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Girls of Tender Age: A Memoir

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Girls of Tender Age: A Memoir Cover

 

Synopses & Reviews

Publisher Comments:

In Girls of Tender Age, Mary-Ann Tirone Smith fully articulates with great humor and tenderness the wild jubilance of an extended French-Italian family struggling to survive in a post-World War II housing project in Hartford, Connecticut. Smith seamlessly combines a memoir whose intimacy matches that of Angela's Ashes with the tale of a community plagued by a malevolent predator that holds the emotional and cultural resonance of The Lovely Bones.

Smith's Hartford neighborhood is small-town America, where everyone's door is unlocked and the school, church, library, drugstore, 5 & 10, grocery, and tavern are all within walking distance. Her family is peopled with memorable characters — her possibly psychic mother who's always on the verge of a nervous breakdown, her adoring father who makes sure she has something to eat in the morning beyond her usual gulp of Hershey's syrup, her grandfather who teaches her to bash in the heads of the eels they catch on Long Island Sound, Uncle Guido who makes the annual bagna cauda, and the numerous aunts and cousins who parade through her life with love and food and endless stories of the old days. And then there's her brother, Tyler.

Smith's household was "different." Little Mary-Ann couldn't have friends over because her older brother, Tyler, an autistic before anyone knew what that meant, was unable to bear noise of any kind. To him, the sound of crying, laughing, phones ringing, or toilets flushing was "a cloud of barbed needles" flying into his face. Subject to such an assault, he would substitute that pain with another: he'd try to chew his arm off. Tyler was Mary-Ann's real-life Boo Radley, albeit one whose bookshelves sagged under the weight of the World War II books he collected and read obsessively.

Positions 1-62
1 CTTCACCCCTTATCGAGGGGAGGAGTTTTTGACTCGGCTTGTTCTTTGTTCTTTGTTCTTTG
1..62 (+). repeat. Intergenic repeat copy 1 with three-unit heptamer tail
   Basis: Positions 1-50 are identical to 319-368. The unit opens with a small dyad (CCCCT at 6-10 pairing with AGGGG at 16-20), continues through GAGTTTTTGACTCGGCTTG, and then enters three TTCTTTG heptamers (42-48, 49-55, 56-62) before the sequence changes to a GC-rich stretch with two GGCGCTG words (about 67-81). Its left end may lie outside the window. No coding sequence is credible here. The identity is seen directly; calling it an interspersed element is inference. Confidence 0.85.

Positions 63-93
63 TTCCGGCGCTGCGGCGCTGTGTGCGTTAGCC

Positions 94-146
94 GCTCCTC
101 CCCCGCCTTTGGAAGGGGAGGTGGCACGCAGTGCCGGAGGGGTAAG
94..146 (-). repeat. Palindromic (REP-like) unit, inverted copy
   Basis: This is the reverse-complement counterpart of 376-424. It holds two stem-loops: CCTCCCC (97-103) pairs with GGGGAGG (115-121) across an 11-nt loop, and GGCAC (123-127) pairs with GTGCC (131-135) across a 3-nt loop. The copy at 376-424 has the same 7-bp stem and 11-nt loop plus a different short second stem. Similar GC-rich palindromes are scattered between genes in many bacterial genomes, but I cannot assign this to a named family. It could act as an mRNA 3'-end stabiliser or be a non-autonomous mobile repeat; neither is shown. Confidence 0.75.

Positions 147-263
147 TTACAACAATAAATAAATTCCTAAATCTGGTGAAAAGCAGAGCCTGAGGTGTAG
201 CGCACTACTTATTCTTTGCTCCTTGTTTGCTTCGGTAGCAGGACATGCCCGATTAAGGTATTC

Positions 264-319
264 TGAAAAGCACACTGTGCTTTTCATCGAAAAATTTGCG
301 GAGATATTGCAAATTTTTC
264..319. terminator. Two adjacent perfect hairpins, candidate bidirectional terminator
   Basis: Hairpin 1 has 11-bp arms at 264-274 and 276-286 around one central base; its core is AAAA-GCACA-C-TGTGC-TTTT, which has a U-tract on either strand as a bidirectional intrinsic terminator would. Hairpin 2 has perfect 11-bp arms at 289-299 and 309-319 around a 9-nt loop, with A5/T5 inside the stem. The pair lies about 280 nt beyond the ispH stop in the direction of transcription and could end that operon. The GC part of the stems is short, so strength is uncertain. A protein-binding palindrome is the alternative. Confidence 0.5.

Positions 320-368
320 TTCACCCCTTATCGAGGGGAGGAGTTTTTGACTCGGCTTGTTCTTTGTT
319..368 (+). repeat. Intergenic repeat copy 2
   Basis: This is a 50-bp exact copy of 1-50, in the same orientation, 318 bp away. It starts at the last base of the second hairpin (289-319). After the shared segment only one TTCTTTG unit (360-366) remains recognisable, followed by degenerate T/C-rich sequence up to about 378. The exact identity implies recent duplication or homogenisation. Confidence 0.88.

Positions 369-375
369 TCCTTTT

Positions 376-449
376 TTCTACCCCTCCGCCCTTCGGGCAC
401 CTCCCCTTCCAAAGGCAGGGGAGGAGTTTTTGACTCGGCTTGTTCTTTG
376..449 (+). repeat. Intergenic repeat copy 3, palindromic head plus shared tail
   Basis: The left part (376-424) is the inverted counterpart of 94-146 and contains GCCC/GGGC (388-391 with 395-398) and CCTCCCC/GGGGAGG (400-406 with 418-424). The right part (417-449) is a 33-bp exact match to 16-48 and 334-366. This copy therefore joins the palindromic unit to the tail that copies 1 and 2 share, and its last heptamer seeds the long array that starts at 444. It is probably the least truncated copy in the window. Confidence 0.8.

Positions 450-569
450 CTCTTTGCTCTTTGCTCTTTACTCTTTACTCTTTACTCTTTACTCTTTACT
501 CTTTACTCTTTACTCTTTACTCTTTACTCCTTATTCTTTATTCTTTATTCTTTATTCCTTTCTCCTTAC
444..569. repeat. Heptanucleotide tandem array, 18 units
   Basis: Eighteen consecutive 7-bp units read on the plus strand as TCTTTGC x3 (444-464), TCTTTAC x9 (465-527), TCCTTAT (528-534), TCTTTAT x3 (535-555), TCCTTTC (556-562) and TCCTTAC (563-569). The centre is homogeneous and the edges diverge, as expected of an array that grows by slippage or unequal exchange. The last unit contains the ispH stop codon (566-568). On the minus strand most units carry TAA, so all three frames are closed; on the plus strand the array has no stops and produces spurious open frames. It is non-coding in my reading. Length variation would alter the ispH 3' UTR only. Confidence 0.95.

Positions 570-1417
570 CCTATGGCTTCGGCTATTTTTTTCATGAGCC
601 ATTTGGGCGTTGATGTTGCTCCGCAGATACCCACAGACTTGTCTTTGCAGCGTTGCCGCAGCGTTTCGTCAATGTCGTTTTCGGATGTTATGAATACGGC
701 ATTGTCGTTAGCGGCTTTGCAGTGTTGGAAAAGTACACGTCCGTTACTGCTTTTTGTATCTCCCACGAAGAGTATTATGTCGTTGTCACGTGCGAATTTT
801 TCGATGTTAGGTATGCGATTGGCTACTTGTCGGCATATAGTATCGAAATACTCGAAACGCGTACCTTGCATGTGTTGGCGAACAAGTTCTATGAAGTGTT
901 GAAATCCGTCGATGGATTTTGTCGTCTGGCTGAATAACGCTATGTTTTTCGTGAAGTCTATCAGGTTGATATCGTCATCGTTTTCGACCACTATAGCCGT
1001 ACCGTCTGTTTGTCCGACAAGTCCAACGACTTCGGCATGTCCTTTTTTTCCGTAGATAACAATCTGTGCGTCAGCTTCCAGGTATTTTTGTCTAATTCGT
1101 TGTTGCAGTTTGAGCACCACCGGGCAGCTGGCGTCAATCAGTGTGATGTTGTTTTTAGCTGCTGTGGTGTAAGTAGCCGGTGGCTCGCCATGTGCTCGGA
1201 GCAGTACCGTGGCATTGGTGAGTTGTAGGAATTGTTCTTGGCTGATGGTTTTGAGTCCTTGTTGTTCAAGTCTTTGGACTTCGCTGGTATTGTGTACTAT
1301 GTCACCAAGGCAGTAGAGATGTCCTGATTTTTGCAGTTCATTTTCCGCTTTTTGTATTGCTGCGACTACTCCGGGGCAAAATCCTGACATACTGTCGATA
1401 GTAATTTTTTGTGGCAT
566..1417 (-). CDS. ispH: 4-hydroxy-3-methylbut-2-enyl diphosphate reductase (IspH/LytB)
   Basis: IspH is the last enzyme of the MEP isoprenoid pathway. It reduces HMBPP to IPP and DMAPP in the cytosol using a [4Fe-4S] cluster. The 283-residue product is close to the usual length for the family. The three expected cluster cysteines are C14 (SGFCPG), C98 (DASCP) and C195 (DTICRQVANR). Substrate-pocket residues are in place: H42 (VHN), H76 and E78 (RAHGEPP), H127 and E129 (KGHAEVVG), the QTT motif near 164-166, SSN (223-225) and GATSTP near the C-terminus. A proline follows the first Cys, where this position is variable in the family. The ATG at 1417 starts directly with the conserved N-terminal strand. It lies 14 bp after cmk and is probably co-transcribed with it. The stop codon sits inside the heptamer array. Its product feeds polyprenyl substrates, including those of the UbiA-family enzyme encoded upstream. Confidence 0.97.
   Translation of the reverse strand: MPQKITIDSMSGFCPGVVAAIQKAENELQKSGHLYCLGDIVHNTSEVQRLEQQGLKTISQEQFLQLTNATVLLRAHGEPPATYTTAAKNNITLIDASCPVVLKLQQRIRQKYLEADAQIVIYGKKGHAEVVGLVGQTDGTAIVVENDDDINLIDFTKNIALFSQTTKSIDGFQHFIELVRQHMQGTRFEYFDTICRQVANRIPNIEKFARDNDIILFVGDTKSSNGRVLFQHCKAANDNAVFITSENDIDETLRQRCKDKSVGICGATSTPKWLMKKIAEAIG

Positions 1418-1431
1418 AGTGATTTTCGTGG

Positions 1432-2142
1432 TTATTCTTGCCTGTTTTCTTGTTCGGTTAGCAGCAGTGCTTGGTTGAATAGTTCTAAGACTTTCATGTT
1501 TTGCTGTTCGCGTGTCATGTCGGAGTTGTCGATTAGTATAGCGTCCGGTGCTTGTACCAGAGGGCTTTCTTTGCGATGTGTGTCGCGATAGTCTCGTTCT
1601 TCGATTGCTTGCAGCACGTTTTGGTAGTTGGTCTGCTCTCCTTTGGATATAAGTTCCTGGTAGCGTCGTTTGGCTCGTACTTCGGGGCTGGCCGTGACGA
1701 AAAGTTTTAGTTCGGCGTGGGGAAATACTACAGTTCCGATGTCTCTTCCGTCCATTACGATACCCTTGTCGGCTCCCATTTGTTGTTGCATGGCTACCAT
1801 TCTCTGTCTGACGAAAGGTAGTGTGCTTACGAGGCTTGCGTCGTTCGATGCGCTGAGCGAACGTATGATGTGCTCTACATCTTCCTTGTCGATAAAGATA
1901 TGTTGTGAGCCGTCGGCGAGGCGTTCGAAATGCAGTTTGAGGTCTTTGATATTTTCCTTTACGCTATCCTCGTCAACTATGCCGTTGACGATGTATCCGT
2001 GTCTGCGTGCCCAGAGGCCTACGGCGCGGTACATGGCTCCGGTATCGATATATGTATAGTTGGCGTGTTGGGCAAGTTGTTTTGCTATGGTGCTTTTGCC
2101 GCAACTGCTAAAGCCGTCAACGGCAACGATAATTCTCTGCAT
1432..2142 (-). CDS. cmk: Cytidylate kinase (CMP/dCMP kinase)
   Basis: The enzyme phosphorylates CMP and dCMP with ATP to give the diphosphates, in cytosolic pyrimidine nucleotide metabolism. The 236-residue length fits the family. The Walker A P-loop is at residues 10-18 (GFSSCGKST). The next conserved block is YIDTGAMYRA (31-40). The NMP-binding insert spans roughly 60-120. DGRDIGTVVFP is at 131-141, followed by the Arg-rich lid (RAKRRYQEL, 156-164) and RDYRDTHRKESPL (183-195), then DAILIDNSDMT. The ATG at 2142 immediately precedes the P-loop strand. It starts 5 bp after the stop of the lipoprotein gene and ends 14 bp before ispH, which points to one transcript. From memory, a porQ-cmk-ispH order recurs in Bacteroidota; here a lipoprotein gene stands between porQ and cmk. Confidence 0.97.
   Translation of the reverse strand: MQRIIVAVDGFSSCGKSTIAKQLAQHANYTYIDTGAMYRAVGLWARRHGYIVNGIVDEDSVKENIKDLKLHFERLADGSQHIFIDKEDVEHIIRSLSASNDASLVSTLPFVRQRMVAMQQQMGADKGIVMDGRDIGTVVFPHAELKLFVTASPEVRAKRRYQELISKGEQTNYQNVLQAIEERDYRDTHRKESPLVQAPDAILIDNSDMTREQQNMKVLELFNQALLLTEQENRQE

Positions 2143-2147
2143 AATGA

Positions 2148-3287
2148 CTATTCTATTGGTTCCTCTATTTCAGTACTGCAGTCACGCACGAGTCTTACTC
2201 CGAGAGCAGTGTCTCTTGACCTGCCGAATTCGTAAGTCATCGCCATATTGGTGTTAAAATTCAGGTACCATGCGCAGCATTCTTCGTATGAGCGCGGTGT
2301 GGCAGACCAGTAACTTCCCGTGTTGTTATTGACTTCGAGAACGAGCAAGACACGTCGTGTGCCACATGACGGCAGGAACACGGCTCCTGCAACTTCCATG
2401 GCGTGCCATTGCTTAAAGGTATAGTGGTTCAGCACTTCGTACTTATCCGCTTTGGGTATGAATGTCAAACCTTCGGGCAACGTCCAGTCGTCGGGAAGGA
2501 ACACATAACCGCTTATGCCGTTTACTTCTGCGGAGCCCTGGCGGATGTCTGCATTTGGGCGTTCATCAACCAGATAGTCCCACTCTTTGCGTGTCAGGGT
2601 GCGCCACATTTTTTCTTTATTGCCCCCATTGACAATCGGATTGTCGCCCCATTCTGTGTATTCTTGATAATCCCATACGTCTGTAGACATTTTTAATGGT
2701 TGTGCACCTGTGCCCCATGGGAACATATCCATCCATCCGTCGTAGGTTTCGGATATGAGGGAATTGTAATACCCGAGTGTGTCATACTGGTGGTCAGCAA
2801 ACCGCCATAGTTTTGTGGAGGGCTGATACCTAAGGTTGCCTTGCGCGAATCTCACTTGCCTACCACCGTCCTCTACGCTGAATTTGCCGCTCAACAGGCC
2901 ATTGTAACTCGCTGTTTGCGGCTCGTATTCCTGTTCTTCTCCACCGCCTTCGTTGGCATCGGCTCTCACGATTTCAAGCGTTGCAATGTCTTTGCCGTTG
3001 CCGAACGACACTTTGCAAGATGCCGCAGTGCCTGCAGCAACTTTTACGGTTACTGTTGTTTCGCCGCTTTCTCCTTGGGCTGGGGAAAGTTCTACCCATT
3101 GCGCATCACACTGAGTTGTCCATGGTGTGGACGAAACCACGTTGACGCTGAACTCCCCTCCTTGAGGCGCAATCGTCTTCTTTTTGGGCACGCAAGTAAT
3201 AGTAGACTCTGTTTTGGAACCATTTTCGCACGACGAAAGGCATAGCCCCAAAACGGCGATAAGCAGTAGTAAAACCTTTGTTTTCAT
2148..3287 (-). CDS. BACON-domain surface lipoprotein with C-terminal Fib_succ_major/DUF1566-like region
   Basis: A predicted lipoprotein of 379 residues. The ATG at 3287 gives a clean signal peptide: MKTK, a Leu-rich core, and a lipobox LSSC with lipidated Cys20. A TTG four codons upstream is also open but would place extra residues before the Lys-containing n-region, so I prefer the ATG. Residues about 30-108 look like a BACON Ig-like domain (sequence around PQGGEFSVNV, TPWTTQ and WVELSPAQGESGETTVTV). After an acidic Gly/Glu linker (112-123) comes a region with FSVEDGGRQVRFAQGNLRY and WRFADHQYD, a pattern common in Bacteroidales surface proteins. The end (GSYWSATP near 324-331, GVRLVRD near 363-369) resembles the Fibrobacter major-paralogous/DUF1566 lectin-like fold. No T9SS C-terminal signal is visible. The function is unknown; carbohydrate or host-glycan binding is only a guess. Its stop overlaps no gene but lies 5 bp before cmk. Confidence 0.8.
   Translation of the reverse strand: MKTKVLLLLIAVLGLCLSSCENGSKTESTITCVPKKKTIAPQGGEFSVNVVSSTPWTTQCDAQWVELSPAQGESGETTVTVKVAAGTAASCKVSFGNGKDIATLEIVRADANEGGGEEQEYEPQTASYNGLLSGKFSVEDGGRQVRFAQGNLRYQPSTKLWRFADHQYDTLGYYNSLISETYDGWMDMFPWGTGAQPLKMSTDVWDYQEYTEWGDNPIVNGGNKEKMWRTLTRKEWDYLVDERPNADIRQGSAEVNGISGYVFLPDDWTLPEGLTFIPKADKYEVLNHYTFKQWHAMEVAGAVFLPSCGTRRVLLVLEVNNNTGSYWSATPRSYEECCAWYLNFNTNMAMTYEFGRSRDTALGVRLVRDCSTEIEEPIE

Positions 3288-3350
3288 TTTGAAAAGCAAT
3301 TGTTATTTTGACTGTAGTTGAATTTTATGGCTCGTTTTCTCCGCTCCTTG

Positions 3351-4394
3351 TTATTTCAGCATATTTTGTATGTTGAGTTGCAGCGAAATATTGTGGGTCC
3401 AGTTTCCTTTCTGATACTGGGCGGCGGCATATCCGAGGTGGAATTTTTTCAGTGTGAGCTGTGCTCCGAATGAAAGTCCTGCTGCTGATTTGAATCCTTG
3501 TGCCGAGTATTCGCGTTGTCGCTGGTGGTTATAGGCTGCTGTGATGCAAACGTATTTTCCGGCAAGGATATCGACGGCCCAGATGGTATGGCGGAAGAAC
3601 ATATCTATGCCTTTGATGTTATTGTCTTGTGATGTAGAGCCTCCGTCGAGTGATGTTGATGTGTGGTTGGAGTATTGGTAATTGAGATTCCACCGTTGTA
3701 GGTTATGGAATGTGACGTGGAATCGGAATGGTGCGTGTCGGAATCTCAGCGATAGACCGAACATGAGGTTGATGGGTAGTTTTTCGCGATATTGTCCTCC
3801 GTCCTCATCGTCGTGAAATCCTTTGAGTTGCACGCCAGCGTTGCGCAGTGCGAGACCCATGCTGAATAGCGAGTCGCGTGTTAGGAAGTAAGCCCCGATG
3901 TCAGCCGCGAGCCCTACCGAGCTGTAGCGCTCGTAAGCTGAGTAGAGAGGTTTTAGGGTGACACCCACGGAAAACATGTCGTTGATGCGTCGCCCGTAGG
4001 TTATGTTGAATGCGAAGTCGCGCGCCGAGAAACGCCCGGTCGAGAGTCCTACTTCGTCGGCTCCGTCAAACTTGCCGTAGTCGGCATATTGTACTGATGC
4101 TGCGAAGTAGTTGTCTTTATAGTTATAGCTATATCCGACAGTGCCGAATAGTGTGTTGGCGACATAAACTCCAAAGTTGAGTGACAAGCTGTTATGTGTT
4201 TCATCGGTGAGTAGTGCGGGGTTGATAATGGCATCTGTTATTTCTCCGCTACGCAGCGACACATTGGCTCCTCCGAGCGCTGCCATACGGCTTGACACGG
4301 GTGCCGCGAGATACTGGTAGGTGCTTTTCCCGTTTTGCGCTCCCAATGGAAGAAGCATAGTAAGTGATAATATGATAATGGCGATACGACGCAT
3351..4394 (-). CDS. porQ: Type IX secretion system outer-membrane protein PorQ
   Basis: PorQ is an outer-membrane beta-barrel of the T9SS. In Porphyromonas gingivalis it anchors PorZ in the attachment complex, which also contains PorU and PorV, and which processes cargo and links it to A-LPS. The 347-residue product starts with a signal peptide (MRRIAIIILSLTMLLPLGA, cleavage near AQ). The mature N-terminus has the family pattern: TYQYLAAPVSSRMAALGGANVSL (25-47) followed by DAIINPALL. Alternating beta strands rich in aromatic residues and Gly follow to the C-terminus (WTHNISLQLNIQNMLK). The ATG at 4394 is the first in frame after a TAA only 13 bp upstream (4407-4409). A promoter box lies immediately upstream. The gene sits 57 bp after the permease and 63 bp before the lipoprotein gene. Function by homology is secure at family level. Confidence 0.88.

Hanging over this rough-and-tumble American childhood is the sinister shadow of an approaching serial killer. The menacing Bob Malm lurks throughout this joyous and chaotic family portrait, and the havoc he unleashes when the paths of innocence and evil cross one early December evening in 1953 forever alters the landscape of Smith's childhood.

Girls of Tender Age is one of those books that will forever change its readers because of its beauty and power and remarkable wit.

Review:

"The recovery of repressed memories of the 1953 murder by a serial killer of an 11-year-old friend and neighbor in a blue-collar enclave in Hartford, Conn., triggered Smith's absorbing memoir. In recalling her childhood, she is compelled to describe her upbringing in a fractured family whose existence centered on placating her older brother, Tyler, an autistic boy who couldn't bear sounds of any kind (crying, laughing, sneezing, dog barking). The narrative is further enriched by the author's investigations into the life and crimes of the psychopath who preyed on her friend and other little girls, and by her insights about the unequal rights of girls and women before feminism. The making of a writer is the subtext here; forbidden by her strict Catholic upbringing to question her parents, Smith was forced to develop her imagination. She was blessed with a nurturing father, who was the lifesaving antidote to her cold, selfish mother. Smith's ironic narrative voice, familiar to readers of her Poppy Rice mysteries and her sensitive and witty novels, serves her well. Larger than the sum of its parts, this book illuminates a social class as it recounts a tangled story of a family and a crime. Photos. Agent, Molly Friedrich. (Jan. 11)" Publishers Weekly (Copyright Reed Business Information, Inc.)

Review:

"A neighborhood map appears at the beginning of the book, but the engrossing text makes clear that evil can never be charted accurately enough." Booklist

Review:

"The childhood memories are great fun; the crime reporting workmanlike; the portrait of the adult relationships touching." Kirkus Reviews

Review:

"Girls of Tender Age is a very good story. It gives the reader unexpected insight into the making of that most exposed of outsiders — the writer." Cleveland Plain Dealer

Review:

"With intelligence, disarming humor and deep affection for the families and the neighborhoods of the 1950s, Girls of Tender Age speaks eloquently on behalf of children and confronts the crippling silences that damage us in any era." Washington Post